ABC launched just five new scripted TV series during the regular portion of the 2019-20 season. They cancelled three and renewed two. That’s far fewer shows than the previous season and now, because of production delays caused by COVID-19, the 2020-21 season will be like none other. How will the alphabet network TV shows perform in the ratings? Stay tuned!
ABC shows (so far): 20/20, America’s Funniest Home Videos, American Housewife, American Idol, The Bachelor, The Bachelorette, Big Sky, Black-ish, Call Your Mother, The Conners, Card Sharks, Celebrity Family Feud, Celebrity Wheel of Fortune, The Chase, The Con, Dancing with the Stars, Emergency Call, For Life, The Goldbergs, The Good Doctor, The Great Christmas Light Fight, Grey’s Anatomy, Home Economics, The Hustler, Match Game, A Million Little Things, Mixed-ish, Press Your Luck, Rebel, The Rookie, Shark Tank, Soul of a Nation, Station 19, Supermarket Sweep, To Tell The Truth, When Nature Calls with Helen Mirren, and Who Wants to Be a Millionaire.
There’s lots of data that network execs look at when deciding whether to renew or cancel a TV series but ratings are the major ingredient. These charts will be updated daily, as new ratings data becomes available.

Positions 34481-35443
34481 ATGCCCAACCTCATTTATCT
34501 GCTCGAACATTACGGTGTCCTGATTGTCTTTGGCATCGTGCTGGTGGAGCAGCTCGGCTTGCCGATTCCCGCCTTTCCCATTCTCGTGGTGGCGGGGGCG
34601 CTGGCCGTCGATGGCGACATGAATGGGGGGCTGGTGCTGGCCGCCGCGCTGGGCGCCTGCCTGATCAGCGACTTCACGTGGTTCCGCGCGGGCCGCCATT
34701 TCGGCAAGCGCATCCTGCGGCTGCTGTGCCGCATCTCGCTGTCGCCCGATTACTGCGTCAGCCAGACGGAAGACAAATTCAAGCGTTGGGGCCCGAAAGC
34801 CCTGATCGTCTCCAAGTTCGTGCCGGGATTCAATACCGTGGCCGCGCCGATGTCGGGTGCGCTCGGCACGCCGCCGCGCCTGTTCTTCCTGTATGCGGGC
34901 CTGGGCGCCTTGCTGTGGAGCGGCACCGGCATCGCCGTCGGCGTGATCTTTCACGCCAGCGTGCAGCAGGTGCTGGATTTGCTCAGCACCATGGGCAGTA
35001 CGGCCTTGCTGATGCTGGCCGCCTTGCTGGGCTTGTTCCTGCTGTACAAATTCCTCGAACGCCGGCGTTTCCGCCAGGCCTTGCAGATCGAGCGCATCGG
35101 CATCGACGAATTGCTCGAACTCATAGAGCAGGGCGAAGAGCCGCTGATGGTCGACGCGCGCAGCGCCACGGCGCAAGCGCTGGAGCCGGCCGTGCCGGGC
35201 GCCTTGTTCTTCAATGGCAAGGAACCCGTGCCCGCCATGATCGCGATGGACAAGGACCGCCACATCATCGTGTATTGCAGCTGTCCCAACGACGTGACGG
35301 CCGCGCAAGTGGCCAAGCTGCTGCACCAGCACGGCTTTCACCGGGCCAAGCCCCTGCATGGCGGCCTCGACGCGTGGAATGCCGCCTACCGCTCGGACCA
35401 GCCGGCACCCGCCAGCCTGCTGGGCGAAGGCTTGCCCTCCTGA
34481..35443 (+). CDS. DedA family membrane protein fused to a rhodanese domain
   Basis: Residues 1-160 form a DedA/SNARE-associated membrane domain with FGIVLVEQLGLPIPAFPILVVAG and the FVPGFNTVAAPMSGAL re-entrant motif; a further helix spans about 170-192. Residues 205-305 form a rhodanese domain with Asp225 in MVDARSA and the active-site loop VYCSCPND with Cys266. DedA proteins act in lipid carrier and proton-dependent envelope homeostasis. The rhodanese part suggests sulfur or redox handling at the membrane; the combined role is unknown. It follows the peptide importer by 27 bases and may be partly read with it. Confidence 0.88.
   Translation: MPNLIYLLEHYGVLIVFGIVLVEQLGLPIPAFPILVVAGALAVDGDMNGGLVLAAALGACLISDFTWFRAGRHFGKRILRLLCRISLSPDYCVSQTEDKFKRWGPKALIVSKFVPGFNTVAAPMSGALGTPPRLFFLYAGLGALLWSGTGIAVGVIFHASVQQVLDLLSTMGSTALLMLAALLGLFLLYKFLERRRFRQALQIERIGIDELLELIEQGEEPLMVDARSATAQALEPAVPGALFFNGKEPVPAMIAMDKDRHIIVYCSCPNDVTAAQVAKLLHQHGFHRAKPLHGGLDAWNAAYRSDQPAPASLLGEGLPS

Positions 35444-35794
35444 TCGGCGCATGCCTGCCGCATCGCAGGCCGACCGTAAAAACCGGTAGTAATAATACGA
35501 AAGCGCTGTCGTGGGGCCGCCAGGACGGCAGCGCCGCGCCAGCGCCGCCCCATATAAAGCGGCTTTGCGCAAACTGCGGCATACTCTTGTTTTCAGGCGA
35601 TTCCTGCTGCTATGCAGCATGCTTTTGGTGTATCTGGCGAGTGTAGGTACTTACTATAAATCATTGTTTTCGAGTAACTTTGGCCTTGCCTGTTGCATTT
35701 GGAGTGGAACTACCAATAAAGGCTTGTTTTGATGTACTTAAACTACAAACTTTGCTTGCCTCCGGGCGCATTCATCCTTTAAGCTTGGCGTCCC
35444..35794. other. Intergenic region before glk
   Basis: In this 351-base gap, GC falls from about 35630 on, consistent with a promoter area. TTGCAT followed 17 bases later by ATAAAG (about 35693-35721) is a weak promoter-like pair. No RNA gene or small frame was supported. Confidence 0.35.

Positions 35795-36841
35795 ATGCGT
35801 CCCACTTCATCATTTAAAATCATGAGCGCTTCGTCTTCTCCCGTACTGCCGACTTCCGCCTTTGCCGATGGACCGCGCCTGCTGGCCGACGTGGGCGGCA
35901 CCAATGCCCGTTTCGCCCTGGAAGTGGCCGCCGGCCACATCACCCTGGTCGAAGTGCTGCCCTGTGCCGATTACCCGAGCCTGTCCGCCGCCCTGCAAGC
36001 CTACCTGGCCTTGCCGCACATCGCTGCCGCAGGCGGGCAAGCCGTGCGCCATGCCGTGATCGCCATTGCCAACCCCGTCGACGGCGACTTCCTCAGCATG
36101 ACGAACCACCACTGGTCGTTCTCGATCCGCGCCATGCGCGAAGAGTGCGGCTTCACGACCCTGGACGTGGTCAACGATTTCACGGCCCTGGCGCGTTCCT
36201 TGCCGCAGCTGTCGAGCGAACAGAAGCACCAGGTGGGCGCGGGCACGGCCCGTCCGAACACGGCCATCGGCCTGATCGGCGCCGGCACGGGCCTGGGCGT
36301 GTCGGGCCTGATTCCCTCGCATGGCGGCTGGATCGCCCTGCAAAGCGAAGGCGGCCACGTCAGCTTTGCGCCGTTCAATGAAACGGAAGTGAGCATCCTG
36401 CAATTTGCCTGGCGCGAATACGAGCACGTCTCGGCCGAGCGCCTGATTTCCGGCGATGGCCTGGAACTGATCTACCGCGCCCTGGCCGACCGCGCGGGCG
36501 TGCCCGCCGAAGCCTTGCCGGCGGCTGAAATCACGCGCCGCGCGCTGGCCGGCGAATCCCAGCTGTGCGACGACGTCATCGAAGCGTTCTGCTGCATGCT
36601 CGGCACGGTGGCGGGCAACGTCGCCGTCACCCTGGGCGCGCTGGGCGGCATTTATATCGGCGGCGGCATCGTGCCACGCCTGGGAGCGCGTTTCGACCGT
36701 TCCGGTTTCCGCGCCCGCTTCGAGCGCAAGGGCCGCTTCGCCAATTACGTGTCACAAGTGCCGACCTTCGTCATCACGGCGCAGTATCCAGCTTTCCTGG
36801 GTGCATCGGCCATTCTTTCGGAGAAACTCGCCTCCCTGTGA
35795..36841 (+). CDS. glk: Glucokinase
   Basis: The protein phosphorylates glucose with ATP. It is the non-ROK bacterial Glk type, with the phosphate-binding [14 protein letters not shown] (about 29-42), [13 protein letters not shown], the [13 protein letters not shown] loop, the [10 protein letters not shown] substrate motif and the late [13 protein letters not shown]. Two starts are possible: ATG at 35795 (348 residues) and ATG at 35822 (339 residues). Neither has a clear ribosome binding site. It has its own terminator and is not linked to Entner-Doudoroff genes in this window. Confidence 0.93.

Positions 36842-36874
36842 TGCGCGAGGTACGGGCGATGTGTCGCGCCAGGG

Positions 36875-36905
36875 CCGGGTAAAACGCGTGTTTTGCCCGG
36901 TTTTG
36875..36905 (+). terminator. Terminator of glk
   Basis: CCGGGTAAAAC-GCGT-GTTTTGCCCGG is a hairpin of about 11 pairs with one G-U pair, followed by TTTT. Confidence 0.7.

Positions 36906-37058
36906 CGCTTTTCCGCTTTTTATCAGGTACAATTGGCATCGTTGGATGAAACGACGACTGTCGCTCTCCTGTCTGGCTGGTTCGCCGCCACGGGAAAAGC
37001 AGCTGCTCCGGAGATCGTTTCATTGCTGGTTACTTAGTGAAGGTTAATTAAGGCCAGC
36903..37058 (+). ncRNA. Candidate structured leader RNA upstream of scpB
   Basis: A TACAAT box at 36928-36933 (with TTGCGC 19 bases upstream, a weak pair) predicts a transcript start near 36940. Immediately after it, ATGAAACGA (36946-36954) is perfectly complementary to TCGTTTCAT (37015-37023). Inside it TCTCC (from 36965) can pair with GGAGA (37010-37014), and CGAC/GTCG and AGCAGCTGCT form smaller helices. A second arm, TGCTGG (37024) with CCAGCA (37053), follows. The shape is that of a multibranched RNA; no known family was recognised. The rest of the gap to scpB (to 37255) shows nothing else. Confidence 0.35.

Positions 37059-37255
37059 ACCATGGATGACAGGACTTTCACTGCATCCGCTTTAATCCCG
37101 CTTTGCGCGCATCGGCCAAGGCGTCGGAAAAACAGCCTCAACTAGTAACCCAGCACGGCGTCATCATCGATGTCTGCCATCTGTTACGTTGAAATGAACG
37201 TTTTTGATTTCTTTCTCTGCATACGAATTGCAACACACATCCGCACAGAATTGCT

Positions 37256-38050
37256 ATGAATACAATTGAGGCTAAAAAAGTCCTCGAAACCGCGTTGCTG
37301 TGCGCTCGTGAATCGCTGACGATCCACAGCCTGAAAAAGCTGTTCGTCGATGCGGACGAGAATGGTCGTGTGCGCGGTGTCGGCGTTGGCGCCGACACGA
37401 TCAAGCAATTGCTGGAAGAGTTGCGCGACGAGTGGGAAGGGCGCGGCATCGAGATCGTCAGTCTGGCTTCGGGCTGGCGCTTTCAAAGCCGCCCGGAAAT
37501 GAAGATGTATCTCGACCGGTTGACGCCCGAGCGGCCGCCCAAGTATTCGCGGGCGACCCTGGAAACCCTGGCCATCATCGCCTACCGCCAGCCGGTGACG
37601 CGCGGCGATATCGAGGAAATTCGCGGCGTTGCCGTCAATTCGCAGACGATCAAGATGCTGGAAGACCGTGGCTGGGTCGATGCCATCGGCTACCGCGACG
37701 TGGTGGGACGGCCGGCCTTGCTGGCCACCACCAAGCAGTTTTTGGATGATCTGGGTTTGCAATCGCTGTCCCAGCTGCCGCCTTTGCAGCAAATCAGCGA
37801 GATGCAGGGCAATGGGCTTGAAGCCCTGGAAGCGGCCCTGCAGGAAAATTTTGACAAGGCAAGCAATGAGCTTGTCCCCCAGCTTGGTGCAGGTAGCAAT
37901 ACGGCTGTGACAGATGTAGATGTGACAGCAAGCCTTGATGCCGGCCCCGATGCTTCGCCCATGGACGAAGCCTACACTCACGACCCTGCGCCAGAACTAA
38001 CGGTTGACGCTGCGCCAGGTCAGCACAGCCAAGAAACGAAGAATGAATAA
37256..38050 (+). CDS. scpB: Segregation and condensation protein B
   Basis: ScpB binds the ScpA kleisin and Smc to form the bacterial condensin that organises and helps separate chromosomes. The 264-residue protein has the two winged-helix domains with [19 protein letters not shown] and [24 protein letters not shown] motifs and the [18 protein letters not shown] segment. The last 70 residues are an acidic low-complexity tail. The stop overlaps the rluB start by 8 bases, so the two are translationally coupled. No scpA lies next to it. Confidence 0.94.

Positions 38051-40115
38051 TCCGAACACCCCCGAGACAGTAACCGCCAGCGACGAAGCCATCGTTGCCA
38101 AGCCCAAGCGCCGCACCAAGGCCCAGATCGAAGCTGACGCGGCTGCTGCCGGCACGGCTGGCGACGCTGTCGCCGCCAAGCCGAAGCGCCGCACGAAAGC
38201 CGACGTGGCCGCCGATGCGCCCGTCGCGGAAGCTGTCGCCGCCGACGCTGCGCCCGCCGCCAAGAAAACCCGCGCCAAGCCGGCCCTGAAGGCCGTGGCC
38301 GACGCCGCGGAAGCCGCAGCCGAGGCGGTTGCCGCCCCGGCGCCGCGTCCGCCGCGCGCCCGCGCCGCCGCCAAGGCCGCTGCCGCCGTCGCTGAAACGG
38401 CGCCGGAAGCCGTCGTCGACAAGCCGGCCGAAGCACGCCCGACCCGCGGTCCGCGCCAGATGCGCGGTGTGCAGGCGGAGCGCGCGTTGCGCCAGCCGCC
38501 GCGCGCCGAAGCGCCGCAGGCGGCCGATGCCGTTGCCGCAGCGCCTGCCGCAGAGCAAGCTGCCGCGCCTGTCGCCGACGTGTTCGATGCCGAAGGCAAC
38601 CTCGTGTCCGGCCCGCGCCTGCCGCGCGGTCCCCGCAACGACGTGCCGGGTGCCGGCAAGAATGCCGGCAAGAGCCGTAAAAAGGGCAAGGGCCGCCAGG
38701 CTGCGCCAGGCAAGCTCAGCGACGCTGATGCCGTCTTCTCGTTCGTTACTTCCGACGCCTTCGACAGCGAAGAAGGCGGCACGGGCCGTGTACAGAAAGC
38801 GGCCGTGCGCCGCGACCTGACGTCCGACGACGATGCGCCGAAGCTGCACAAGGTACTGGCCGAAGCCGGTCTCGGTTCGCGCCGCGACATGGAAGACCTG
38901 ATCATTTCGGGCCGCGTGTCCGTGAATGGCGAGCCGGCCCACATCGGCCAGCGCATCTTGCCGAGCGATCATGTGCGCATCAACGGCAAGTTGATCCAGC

Note: If you’re not seeing the updated chart, please try reloading the page or view them here and here.
A couple of notes about these charts:
These figures are updated automatically as new ratings are released. The averages are based on the final national numbers (live plus same day viewing), unless marked with an asterisk (*). For technical reasons, I have to resort them manually so feel free to let me know if I missed something.
Keep in mind that the demo numbers are typically what’s most important to advertisers. Therefore, that’s how the networks measure success. Advertisers pay more for ad time on a show that has a higher demo rating. Older viewers also matter but younger viewers watch less traditional TV and are harder to reach. Delayed viewing matters more and more these days (if commercials are watched) but live viewing is still advertisers’ ideal.
Demo numbers are typically reported using the 10ths decimal place (2.4, for example). In the averages, I’m using an extra decimal for easier ranking. The networks take into account when shows air on Fridays and Saturdays, nights when TV viewership is lower.
What do you think? Are you surprised by any of the ratings? Which shows should be doing better? Which one do you think will be cancelled next?